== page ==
A History of the Campaigns of the British Forces in Spain and Portugal: Undertaken to Relieve Those Countries from the French Usurpation, Volume 1

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T. Goddard, 1812 - Great Britain
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Page 445 - France, under the government of the emperor Napoleon the First, has violated towards Spain the most sacred compacts — has arrested her monarch* —obliged them to a forced and manifestly void abdication and renunciation; has behaved with the same violence towards the Spanish Nobles whom he keeps in his power — has declared that he will elect a king of Spain, the most horrible attempt that is recorded in history — has sent hit troops into Spain, seized her fortresses and her Capital, and scattered...
Page 445 - France, to the friendship it has shewn her, thus treating it with the most dreadful perfidy, fraud, and treachery, such as was never committed against any nation or monarch by the most barbarous or ambitious king or people. He has in fine declared, that he will trample down our monarchy, our fundamental laws, and bring about the ruin of our holy catholic religion. — The only remedy therefore to such grievous ills, which are so manifest to all Europe, is in war, which we declare against him.
Page 422 - ... professing insidious peace or declaring open war, is the common enemy of all nations, whatever may be the existing political relations of that nation with Great Britain, becomes instantly our essential ally. In that event his majesty's ministers will have three objects in view. The first, to direct the united efforts of the two countries against the common foe; the second, to direct those efforts in a way which shall be most beneficial to the new ally; the third, to direct them in a manner conducive...
Page 451 - ... the animosity of the troops which have entered this kingdom, with the declaration and promise of not committing any the smallest hostility, and knowing also that they are most particularly destined against my royal person, and that my faithful subjects would be less alarmed were I absent from this kingdom, I have resolved, for the benefit of my subjects, to retire, with the queen...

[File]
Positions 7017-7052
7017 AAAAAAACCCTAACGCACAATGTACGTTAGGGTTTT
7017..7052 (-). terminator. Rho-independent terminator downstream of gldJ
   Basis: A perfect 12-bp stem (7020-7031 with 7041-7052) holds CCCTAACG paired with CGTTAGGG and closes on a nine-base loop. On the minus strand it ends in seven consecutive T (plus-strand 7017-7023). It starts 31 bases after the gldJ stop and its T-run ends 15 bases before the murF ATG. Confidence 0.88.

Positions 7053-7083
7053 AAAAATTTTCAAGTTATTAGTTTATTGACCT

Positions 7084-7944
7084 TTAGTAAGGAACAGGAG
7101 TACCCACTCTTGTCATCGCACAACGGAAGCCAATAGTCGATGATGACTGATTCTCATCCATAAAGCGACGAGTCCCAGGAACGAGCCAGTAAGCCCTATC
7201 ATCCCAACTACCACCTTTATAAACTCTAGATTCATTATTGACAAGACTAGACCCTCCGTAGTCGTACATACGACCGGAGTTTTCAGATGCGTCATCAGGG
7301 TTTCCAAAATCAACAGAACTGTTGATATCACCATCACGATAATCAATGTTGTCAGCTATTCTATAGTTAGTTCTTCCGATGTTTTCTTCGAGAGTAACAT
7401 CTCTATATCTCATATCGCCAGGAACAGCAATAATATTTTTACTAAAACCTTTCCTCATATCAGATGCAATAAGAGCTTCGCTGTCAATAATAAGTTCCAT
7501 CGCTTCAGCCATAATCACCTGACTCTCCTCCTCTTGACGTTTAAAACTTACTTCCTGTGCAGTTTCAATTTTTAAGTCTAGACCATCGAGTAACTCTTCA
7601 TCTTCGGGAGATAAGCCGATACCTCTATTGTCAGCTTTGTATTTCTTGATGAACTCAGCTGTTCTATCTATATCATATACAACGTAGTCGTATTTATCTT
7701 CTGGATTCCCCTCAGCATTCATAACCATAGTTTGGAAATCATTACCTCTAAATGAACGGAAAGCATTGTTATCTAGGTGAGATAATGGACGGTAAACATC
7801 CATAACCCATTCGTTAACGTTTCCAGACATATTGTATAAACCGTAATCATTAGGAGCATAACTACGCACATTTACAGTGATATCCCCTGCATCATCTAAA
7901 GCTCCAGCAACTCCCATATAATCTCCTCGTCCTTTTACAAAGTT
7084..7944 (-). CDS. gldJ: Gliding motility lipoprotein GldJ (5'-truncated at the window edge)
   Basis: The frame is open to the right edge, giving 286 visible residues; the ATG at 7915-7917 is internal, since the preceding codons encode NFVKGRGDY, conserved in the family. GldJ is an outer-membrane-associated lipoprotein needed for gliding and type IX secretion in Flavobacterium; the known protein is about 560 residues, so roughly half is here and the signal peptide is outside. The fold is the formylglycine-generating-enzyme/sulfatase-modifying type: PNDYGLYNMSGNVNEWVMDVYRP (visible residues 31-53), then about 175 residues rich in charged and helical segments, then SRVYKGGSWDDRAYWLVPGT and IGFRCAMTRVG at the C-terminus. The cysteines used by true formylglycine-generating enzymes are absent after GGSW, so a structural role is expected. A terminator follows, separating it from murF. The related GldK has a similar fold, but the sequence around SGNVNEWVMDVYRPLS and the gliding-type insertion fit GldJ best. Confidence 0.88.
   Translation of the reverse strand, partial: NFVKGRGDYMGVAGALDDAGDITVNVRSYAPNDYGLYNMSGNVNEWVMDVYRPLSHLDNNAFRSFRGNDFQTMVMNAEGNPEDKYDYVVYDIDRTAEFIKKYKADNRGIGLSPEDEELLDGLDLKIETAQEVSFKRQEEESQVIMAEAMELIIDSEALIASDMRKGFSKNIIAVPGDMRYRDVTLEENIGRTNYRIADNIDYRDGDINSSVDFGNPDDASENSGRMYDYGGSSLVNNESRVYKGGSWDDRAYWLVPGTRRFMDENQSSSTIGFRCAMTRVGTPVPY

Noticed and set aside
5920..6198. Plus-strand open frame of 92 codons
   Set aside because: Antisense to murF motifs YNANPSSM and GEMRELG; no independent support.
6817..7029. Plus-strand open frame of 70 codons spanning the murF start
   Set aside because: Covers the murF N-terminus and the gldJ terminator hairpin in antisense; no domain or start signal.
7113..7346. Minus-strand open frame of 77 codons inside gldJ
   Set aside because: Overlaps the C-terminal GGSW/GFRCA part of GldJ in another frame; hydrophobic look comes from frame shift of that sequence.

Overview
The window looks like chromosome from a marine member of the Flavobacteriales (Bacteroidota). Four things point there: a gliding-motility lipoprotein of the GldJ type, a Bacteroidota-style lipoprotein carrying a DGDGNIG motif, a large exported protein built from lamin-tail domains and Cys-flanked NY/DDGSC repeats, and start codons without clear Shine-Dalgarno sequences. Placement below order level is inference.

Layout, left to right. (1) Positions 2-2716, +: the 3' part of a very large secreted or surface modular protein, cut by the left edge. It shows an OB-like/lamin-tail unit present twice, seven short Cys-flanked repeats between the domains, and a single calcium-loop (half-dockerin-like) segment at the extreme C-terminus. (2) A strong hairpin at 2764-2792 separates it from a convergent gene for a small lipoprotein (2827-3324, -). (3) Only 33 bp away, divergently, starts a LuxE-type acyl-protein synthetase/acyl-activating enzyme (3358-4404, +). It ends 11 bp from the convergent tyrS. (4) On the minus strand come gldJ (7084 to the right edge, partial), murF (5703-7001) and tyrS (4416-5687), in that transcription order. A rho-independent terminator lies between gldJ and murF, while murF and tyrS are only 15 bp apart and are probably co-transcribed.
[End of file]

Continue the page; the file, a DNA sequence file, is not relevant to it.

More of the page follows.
Page 420 - Buonaparte has hitherto run a most victorious race. Hitherto he has had to contend against princes without dignity, and ministers without wisdom. He has fought against countries in which the people have been indifferent as to his success; he has yet to learn what it is to fight against a country in which the people are animated with one spirit to resist him.
Page 443 - All persons of education in the provinces should be stimulated to frame, print, and publish frequent, short discourses, in order to preserve the public opinion, and the ardour of the nation, confuting at the same time the infamous diaries of Madrid, which the baseness of the late government has permitted and still permits to be published in Madrid itself, and has caused to be circulated abroad...
Page 437 - ... of' different nations, dragged into service, and who anxiously desire to break their chains. — The positions they have taken are exactly those in which they can be conquered and defeated in the easiest manner; they are besides weak and dismayed, because the consciousness of guilt makes a coward of the bravest man. All Europe will applaud our efforts and hasten to our assistance; Italy, Germany, and the whole north, which suffer under the despotism of the French nation, will eagerly avail themselves...
Page 419 - I wish first to declare, that, in my opinion, we must not deal in dribblets : we must do much or nothing. Why do I make this declaration ? Because no cabinet which has hitherto existed in this country — not even excepting that with which I had the honourof being connected — has pursued simply and plainly one clear and distinct object.
Page 421 - That an humble address be presented to his Majesty, that he will be graciously pleased to give directions that a monument be erected in the Cathedral Church of ST.
Page 439 - The reasons of this resolution are many, and such as any one will discover who has the use of his understanding 2. A war of partisans is the system which suits us ; the embarrassing and wasting the enemy's armies by want of provisions, destroying bridges, throwing up entrenchments in proper situations, and other similar means. The situation of Spain, its many mountains, and the passes which they present, its rivers and torrents, and even the collocation of its provinces, invite us to carry on this...

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